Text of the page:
Lanet airstrip set for conversion into airport

Sunday December 24 2017

NAKURU AIRPORT

Nakuru Governor Lee Kinyanjui (in grey coat) and some military officials tour Lanet airstrip on December 2017. The airstrip will be upgraded to an airport. PHOTO | AYUB MUIYURO | NATION MEDIA GROUP 

By ERIC MATARA
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The long-awaited Nakuru airport will now be situated near the Lanet military base.

Nakuru Governor Lee Kinyanjui on Sunday said the Lanet airstrip that has been serving the military will be expanded to become an international public utility to be used by civilian aircraft.

“After a meeting attended by teams from the Kenya Defence Forces, the Ministry of Transport, the Kenya Civil Aviation Authority (KCAA), the Kenya Airports Authority and the county, it has been agreed that the airstrip be upgraded to accommodate the public,” Mr Kinyanjui said.

PUBLIC PARTICIPATION
Governor Kinyanjui added that during the meeting, held at the weekend, it was agreed that the airstrip be improved to accommodate big passenger and cargo aeroplanes.

The county boss said the move will eventually enable flights to flourish and connect Nakuru to East Africa and the rest of the world.

He said there are plans to seek the public’s views on the project from January 1.

“A report on the airport designs and the cost for the expansion project will be available in the first week of January,” Mr Kinyanjui added.

The Lanet airstrip is 1.7 kilometres long and nearly 20 metres wide.

ECONOMY
The idea to construct an airport in Nakuru was first conceived in 2004 but has not been realised more than 10 years later.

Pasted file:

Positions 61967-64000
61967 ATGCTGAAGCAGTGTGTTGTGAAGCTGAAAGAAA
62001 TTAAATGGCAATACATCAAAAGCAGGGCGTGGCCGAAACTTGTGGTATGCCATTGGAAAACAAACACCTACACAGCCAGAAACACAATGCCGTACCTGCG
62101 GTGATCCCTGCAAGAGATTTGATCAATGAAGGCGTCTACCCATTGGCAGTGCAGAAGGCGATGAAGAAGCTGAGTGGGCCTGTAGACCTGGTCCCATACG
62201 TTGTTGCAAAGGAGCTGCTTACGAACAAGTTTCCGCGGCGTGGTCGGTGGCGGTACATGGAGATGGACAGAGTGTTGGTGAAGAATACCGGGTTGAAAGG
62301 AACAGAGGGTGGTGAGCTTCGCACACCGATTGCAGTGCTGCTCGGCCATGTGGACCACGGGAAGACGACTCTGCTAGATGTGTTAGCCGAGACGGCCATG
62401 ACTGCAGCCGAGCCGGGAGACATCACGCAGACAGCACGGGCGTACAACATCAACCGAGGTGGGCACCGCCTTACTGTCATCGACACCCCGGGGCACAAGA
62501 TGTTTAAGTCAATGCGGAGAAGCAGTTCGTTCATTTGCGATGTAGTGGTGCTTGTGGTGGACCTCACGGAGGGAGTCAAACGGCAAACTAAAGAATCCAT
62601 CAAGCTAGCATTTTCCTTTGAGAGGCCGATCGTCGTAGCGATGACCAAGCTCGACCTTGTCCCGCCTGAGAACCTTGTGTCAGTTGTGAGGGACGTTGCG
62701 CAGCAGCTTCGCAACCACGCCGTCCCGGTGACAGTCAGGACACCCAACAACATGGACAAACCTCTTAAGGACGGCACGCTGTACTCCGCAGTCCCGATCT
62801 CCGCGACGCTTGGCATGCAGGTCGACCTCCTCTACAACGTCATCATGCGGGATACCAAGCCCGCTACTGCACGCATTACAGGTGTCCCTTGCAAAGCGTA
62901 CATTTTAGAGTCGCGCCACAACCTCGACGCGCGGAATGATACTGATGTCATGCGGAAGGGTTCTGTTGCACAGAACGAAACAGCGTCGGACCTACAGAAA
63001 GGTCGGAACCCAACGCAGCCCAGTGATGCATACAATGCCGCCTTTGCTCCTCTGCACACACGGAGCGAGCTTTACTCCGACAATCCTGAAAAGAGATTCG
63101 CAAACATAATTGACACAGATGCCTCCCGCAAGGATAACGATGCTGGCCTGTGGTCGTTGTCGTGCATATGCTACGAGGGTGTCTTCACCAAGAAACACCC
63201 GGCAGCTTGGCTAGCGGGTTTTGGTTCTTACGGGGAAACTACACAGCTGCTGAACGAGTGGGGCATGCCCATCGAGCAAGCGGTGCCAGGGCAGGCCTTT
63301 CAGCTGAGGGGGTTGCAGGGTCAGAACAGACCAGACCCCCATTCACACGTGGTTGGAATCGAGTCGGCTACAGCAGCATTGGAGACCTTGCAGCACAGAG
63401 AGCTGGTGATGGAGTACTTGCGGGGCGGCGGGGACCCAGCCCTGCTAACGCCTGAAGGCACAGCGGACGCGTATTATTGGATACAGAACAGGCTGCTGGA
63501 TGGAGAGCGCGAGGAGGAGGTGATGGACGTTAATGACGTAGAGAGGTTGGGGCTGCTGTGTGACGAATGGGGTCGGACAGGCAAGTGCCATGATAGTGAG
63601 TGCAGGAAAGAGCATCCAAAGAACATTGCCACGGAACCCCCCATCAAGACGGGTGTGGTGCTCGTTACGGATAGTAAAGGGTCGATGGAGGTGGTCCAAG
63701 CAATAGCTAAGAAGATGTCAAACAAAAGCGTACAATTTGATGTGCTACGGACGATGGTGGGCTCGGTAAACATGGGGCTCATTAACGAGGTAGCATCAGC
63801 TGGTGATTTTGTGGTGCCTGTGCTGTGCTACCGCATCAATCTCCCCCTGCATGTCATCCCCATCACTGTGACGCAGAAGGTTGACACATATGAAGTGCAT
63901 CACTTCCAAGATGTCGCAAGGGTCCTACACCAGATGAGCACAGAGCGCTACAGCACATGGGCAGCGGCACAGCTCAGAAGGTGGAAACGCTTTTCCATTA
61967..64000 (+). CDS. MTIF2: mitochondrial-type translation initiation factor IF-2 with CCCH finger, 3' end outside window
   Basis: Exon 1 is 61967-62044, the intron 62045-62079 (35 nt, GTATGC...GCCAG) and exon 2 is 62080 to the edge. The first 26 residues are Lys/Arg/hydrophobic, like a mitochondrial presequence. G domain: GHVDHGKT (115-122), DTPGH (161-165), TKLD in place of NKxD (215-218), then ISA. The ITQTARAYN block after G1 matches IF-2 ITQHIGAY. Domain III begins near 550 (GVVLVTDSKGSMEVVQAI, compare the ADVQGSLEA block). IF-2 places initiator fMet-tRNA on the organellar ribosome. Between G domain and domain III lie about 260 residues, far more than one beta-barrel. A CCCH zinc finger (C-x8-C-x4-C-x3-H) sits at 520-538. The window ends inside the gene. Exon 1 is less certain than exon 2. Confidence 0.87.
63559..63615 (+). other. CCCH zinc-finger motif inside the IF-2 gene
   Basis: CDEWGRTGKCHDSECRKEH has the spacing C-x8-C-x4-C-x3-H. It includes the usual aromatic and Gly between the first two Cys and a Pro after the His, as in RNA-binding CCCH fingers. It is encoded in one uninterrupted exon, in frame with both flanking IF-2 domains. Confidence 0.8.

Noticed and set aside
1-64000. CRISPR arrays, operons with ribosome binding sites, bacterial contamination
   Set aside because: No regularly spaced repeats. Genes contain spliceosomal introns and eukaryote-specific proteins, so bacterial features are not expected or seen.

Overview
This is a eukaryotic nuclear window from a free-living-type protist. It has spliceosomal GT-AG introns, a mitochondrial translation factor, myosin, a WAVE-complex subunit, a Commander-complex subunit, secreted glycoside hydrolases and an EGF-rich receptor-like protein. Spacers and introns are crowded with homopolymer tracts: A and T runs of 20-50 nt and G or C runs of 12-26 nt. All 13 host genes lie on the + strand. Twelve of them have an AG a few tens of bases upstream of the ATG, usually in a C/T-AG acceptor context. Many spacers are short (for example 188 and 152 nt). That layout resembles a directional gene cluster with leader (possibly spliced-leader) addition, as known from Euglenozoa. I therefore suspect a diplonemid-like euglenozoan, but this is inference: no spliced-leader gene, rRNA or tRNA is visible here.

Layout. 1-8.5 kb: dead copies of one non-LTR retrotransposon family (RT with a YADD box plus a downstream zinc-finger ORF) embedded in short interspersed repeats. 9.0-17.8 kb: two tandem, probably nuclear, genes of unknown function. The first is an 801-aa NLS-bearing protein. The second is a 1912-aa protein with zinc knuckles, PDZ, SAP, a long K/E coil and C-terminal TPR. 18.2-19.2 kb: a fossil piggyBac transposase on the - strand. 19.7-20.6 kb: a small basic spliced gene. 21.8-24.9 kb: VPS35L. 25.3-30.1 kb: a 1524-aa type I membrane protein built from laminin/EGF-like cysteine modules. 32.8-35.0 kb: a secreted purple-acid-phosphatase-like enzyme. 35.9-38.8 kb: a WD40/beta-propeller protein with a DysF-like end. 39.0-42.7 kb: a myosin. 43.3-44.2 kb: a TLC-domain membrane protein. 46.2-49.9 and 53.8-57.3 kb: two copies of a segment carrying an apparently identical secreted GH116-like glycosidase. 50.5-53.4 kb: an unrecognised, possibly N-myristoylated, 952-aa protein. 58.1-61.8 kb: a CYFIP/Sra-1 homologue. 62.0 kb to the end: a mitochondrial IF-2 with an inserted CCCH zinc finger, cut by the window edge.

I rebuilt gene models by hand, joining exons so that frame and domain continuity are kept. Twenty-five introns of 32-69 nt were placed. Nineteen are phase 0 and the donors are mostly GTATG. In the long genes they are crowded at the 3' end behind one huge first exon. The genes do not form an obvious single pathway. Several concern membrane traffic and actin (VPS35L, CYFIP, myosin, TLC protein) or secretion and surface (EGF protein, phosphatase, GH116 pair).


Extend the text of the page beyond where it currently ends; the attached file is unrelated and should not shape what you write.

Governor Kinyanjui said Nakuru, a tourism and horticultural hub, was lagging behind due to lack of an airport.

“Flower farmers in Naivasha will have a chance to exploit the huge market available by increasing their exports to Europe and the United States.

"The airport will also make it easier for the county to receive hordes of international tourists,” Mr Kinyanjui said.

He went on: "We need an alternative route for flights diverted from Nairobi.”

HORTICULTURE
During emergencies, flights at the Jomo Kenyatta International Airport (JKIA) in Nairobi are redirected to Mombasa, Kisumu and Eldoret, which are far.

In the past, investors pushed for the construction of the airport, saying it would boost flower exports and tourism in the region.

Currently, flower firms rely on refrigerated trucks to ferry produce to JKIA, more than 100 kilometres away, for export.

Nakuru County is well known for the production of close to 70 per cent of Kenya’s flower exports, as well as tourism.

Popular tourism sites include Lake Nakuru National Park, Hells Gate National Park, Lake Naivasha, Menengai Crater and Lord Egerton Castle.

CONSTRUCTION
In 2011, a 600-acre piece of land in Pipeline was acquired for the planned construction.

Some Sh250 million was allocated by the government for the preparatory work of the construction in the 2011/2012 fiscal year.

KCAA’s plans to build the airport on a 600-acre piece of land at Pipeline were abandoned after the National Environment Management Authority declined to approve the project on grounds that the site lay on a flamingo migratory route.

Since then, the project has never taken off. The airport will serve about one million travellers